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What Are the Different Types of Network Switches?

Understand the different types of switches available so you can make the right choices for your small business.

Choosing the right switches for your small business

Understanding the types of network switches will help you find the right solution to keep up with your changing business requirements. Think about the categories of switches as well as specific switch benefits as you explore your options.

Types of Switches

Modular switches vs. fixed-configuration switches

There are two main categories of switches: modular and fixed configuration. There are variations among these categories of network switches, but the primary definition of each remains the same. 

Modular switches

Modular switches let you add expansion modules as needed, giving you flexibility as network requirements change. Expansion modules are application-specific and include those for firewalls, wireless connectivity, or network analysis. They may also allow for additional interfaces, power supplies, or cooling fans. This type of switch provides you with the most flexibility, but at a higher cost. 

Fixed-configuration switches

Fixed-configuration switches provide a fixed number of ports and are typically not expandable, which makes them less expensive overall. Fixed-configuration switches include unmanaged switches, smart switches, and managed switches.

Unmanaged switches

Unmanaged switches are typically used to provide basic connectivity. They're designed to be plug and play; no configuration is needed. Unmanaged switches are most effective when only basic switching and connectivity are required. You will often see them in home networks or wherever only a few ports are needed, such as at a desk, in a lab, or in a conference room. 

Some unmanaged switches do offer limited advanced capabilities, however—as the name implies—these switches generally cannot be modified or managed.  

Smart switches

Smart switches offer some management and segmentation, quality of service, and security capabilities, so they can be a cost-effective alternative to modular switches. Still, they are not as scalable as managed switches. These switches are typically deployed at the edge of a large network (while managed switches are used in the core), as the infrastructure for smaller networks, or for low complexity networks. 

Managed switches

Among fixed-configuration switches, managed switches are designed to deliver the most comprehensive set of features to provide the best application experience, the highest levels of security, the most precise control and management of the network, and the greatest scalability. As a result, managed switches are usually deployed as aggregation/access switches in very large networks or as core switches in smaller networks. 

Managed switches are the most expensive option of fixed-configuration switches and are most common in organizations with large- or growing- networks.

Feature Options

Four switch options to keep in mind

In addition to evaluating switch categories, you should also consider network switch speeds, number of ports, power-over-Ethernet features, and stacking capabilities.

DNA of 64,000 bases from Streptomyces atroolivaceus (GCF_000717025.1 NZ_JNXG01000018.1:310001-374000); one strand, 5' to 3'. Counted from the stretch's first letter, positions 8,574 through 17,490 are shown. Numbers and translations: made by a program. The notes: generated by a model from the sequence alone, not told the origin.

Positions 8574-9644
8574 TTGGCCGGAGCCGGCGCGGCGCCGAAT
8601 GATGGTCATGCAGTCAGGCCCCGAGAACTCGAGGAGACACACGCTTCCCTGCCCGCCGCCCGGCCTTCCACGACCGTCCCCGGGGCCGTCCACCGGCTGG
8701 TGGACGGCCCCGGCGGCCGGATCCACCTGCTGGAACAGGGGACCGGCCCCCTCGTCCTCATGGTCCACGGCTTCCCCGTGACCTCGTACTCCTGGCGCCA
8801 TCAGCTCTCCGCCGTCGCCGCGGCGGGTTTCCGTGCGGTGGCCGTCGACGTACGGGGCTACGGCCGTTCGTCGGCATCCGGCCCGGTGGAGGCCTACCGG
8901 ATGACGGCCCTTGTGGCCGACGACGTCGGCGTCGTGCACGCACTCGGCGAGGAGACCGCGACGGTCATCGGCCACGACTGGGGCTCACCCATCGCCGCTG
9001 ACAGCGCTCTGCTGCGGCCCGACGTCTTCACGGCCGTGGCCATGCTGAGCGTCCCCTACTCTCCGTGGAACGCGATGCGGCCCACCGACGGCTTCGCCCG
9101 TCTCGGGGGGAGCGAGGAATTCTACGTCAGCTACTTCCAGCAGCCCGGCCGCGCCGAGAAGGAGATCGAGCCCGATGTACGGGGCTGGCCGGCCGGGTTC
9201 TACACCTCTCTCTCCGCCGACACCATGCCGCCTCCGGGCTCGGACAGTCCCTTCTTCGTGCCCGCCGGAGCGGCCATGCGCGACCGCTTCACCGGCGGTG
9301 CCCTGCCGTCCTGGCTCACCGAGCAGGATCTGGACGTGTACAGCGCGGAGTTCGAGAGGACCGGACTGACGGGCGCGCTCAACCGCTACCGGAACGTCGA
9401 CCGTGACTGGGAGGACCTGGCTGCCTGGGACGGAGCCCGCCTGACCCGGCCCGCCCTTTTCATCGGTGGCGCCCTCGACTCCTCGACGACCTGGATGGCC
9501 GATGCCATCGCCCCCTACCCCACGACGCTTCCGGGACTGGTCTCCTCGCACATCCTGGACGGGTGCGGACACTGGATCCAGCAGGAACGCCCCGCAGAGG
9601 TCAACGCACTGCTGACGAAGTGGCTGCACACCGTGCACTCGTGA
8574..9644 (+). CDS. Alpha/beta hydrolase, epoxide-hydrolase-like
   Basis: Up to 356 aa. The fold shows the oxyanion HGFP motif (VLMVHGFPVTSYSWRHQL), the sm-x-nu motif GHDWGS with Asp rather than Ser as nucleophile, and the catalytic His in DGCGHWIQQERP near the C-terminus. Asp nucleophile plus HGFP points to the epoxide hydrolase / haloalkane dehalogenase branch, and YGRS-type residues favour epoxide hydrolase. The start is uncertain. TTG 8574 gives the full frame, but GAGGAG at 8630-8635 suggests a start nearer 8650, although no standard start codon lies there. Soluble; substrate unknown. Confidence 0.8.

1. Switch speeds
    Switches are available in different throughputs or speeds, the rate they transmit data in megabits per second (Mbps). For example, fixed-configuration switches can provide Fast Ethernet (10/100 Mbps), Gigabit Ethernet (10/100/1000 Mbps), Ten Gigabit (10/100/1000/10000 Mbps), and even 40/100 Gbps (gigabits per second) speeds. The switch speed you choose depends on the type of throughput you need. If, for example, you need to move large data files on a regular basis, you should consider a Gigabit Ethernet switch.
  2. Number of ports
    As is the case with switch speed, the number of ports available in a switch can vary. The bigger your small business and the more network users you have, the more ports you'll need. Fixed-configuration switches are usually available with five, eight, 10, 16, 24, 28, 48, or 52 ports.
  3. Power over Ethernet (PoE) vs. non-PoE
    PoE lets you power a device—such as an IP phone, surveillance camera, or wireless access point—over the cable that is used for data traffic. This allows you to place endpoints anywhere, even in those areas that are usually difficult to reach. Switches with PoE are more expensive, however. As you evaluate your options, think about the devices you would like to connect to determine whether PoE is required.
  4. Stackable vs. standalone switches
    As your business (and your network) grows, you will likely need to support more and more devices, which will mean investing in more switches. Just as its name implies, a standalone switch is managed and configured as an individual entity with limited capacity. If there is a problem, troubleshooting is also switch specific.

In contrast, stackable switches can be connected to increase the capacity and availability of your network. Rather than configuring, managing, and troubleshooting each switch, you can treat the "stack" as a single unit. This means that if any part of the stack fails, the stack will route around the failure, so your network keeps running.

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